Developing Topic Groups into Curriculum for Crop Improvement: Evolution of the Plant Breeding and Genomics Community of Practice

Monday, July 22, 2013: 4:30 PM
Springs Salon A/B (Desert Springs J.W Marriott Resort )
David Francis , Department of Horticulture and Crop Science, The Ohio State University, Wooster, OH
Shawn Yarnes , The Ohio State University, Wooster, OH
John McQueen , Oregon State University, Corvallis, OR
Barbara E. Liedl , Gus R. Douglass Institute, West Virginia State University, Institute, WV
Michael Coe , Cedar Lake Research Group, Cedar Lake Research Group, Portland, OR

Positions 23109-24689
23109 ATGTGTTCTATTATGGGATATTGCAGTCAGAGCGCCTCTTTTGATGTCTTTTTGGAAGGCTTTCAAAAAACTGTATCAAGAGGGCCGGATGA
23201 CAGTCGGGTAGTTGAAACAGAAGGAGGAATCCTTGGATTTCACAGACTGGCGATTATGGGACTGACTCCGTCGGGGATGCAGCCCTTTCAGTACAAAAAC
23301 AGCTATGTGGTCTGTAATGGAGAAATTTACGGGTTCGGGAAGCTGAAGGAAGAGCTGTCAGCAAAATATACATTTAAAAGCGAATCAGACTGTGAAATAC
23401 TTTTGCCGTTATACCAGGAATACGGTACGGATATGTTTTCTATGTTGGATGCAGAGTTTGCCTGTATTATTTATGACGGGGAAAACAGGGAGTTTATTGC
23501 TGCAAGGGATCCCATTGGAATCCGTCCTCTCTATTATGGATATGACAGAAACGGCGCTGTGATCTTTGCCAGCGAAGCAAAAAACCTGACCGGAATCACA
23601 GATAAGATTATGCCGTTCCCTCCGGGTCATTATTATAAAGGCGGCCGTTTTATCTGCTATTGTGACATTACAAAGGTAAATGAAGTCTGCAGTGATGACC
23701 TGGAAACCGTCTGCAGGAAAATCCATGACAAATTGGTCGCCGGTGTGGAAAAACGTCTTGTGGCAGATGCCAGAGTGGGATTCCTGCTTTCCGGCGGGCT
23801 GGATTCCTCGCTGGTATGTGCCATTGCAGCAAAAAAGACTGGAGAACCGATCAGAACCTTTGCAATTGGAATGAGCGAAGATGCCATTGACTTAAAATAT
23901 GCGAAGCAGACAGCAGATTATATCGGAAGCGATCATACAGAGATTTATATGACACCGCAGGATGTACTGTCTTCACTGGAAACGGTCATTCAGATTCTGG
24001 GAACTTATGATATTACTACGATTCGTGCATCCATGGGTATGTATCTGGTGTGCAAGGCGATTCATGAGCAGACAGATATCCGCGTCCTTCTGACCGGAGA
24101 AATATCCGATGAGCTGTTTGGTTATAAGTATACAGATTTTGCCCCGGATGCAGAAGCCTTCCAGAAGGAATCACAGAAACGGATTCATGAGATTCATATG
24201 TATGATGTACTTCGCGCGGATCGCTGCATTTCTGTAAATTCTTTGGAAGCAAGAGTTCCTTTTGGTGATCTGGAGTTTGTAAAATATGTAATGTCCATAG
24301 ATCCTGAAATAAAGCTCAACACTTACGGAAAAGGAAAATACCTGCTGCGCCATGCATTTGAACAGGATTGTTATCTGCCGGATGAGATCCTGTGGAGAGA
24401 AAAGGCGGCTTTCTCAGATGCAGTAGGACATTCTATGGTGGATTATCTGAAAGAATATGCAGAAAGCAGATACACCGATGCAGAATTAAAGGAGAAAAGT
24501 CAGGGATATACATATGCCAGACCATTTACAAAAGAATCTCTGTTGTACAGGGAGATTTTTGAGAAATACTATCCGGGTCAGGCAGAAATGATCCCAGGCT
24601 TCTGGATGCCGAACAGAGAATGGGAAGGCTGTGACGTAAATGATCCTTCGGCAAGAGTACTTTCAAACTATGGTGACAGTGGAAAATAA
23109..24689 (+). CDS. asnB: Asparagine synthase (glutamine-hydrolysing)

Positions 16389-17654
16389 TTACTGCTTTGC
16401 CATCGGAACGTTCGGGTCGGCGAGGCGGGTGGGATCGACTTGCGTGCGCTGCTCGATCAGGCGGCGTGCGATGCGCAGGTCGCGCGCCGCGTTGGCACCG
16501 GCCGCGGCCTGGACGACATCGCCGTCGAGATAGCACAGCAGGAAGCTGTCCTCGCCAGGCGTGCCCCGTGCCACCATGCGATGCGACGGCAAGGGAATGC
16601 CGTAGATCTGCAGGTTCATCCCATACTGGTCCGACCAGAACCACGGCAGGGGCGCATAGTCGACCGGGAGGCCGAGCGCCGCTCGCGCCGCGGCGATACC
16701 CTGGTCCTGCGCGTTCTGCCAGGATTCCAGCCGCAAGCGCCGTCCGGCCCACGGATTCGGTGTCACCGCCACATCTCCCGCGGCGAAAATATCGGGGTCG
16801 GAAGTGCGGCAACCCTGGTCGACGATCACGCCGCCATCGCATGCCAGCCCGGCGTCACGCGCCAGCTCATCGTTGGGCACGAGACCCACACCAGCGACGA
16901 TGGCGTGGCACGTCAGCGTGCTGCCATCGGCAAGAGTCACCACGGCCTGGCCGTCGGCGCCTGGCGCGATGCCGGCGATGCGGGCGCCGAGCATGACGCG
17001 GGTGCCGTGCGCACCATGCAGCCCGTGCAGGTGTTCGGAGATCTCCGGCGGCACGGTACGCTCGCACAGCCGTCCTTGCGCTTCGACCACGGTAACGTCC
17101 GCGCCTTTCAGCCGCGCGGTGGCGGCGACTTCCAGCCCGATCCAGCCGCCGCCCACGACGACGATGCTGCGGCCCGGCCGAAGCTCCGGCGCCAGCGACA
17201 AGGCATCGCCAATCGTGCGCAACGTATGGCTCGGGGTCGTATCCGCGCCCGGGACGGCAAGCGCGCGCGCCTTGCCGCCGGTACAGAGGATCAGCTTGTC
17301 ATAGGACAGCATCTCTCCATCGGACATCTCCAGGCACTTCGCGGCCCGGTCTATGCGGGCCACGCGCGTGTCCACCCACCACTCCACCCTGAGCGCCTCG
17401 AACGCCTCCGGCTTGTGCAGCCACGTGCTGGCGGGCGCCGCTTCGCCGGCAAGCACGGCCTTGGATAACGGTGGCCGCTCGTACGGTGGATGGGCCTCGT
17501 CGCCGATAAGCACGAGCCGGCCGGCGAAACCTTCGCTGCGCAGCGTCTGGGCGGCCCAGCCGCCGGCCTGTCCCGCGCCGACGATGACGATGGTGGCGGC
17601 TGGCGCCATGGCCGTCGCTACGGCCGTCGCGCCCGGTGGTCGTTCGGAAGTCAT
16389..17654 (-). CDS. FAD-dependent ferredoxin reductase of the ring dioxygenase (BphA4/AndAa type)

The plant breeding and genomics community of practice (PBG CoP; develops constructive, inquiry-based tutorials to help plant breeders translate basic research into applied outcomes. Because changes in DNA sequencing, genotyping technology, and computational methods impact how plant breeders organize and conduct crop improvement programs, there is a need for continuing education and outreach to facilitate translation into applied outcomes. Resources available through incorporate video, data sets, and scripts for software in order to facilitate self-paced learning. Our goal is to help professionals learn to implement new selection strategies using data from next generation sequencing, large data sets of single nucleotide polymorphisms (SNPs), and open-source statistical software.  Although our content targets professional plant breeders, their staff, and associated professionals, a large proportion of our audience (~32%) consists of graduate students. The appeal of our content to a student audience has influenced a reorganization of existing tutorials and case-studies into curriculum groups. This reorganization has facilitated use of the material in workshop and classroom settings.  The existence of over 120 videos, organized into 19 playlists, and linked to example data and software demonstrations provides opportunities for flipping traditional classroom teaching. Students or workshop participants can watch tutorials as homework, and class time devoted to hands-on implementation. Instructor time can then be spent facilitating individual and team-based efforts in comparative analysis and problem solving related to analysis and data flow.  Assessment and use statistics from PBG CoP’s first two years suggests that educational materials are meeting a growing demand for plant breeding and genomics education.  Inquiry-based extension has proven a successful way to provide computational training to plant breeders, postdoctoral researchers, and students.  The information was collaboratively developed by the Solanaceae Coordinated Agricultural Project (SolCAP), the Conifer Translational Genomics Network (CTGN), the Barley Coordinated Agricultural Project (BarleyCAP), and RosBREED and supported by the USDA National Institute of Food and Agriculture through AFRI and SCRI grant programs.